Dan-Bunkering has millions tied up in collapsed British shipping company

A short-lived UK container carrier wanted to join the craze on the freight market but had to close shop once prices dropped back down. Dan-Bunkering is one of its biggest creditors.
Photo: Dan-bunkering
Photo: Dan-bunkering

Dan-Bunkering is one of the biggest creditors to collapsed UK shipping company and is now working to claw back the money for unpaid bunker fuel.

Allseas Global Project Logistics (AGPL) was launched in 2021 to exploit the booming freight market during the Covid-19 crisis where prices soared due to increases in online shopping and congestion at ports.

However, the company’s business fell apart once container rates began to plummet last summer.

A new creditor report shows that Dan-Bunkering has millions tied up in the container carrier.

”Dan-Bunkering confirms that we are a creditor to the party and that we are currently taking the necessary precautions to ensure that we are paid what we are owed in full,” remarks COO Morten Eggert in a response to ShippingWatch.

According to the report, the Danish bunker company is lacking payments totaling just over GBP 4m for supplied fuels.

The report also states that it was concrete threats of a petition for wind-down proceedings from a bunker creditor that prompted the shipping company’s management to apply for court-ordered administration in October 2022.

According to sources, the bunker company in question is most likely Dan-Bunkering. However, ShippingWatch has not been able to confirm this.

Newcomers rushed in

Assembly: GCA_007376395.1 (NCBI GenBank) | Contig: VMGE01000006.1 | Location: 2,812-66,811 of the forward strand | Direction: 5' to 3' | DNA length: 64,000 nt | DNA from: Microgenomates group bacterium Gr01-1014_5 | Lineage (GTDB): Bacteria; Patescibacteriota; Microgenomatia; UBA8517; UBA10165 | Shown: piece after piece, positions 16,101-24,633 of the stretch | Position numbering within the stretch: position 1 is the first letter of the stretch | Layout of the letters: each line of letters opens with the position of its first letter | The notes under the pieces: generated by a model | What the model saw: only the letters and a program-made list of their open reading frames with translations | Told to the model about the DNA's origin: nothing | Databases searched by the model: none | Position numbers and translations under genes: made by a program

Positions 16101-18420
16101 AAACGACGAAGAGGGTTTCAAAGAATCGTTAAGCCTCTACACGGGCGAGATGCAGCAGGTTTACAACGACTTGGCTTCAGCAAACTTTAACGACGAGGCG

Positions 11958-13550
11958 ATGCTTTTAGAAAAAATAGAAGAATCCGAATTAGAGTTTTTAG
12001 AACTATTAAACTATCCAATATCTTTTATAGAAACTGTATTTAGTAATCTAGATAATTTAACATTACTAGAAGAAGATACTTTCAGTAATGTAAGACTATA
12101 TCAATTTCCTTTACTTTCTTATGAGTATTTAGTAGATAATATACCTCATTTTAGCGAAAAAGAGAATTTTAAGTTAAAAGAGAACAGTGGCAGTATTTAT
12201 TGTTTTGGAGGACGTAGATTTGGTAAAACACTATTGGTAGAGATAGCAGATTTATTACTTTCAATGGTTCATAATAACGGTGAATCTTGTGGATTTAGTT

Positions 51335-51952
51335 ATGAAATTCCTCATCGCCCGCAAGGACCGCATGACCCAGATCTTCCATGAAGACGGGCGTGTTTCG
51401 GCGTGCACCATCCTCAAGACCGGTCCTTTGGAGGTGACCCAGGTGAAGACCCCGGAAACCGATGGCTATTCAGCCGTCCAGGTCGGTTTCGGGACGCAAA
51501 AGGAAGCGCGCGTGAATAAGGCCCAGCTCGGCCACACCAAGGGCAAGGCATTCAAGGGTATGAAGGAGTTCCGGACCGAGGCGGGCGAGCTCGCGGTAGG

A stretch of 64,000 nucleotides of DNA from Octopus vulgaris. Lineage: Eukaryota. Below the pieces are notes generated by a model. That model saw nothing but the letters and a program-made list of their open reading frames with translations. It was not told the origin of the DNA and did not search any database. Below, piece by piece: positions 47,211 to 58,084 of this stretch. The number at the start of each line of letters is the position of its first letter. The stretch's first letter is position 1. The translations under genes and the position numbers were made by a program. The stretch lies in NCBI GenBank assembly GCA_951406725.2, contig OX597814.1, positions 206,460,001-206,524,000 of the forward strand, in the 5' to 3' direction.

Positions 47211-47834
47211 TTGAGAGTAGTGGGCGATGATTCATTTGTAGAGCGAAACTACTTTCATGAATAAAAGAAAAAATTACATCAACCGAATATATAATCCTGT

UK carrier AGPL was one of several new entrants when container freight prices from Asia to Europe and the US suddenly exploded.

From the beginning of the pandemic in March 2020 to the peak period in January 2022, spot prices on shipping a so-called 40-foot container from the Far East to North Europe increased by approx. 860 percent.

Newcomers reaped big profits to begin with and leased a high number of ships in order to expand business.

Many companies got into serious trouble, though, when freight rates suddenly began dropping in mid-2022 due to inflation, high interest rates and the widespread energy crisis.

The price decline meant that what newcomers paid to charter their ships was often higher than what customers were willing to pay to get their containers aboard.

At the same time, marine fuel prices surged due to Russia’s invasion of Ukraine in February 2022, increasing costs for operating vessels even further.

The administrator report describes in detail how AGPL got off to a very strong start, but since had to see its plans fall apart as prices began their steep descend.

”2022 brought an insurmountable amount of bad luck which became too much for AGPL to manage and creditors ran out of patience,” the report states.

The administrator expects to complete the estate within 12 months. Creditors are likely to receive capital, but specific amounts so far remain unclear.

English edit: Christian Radich Hoffman & Kristoffer Grønbæk

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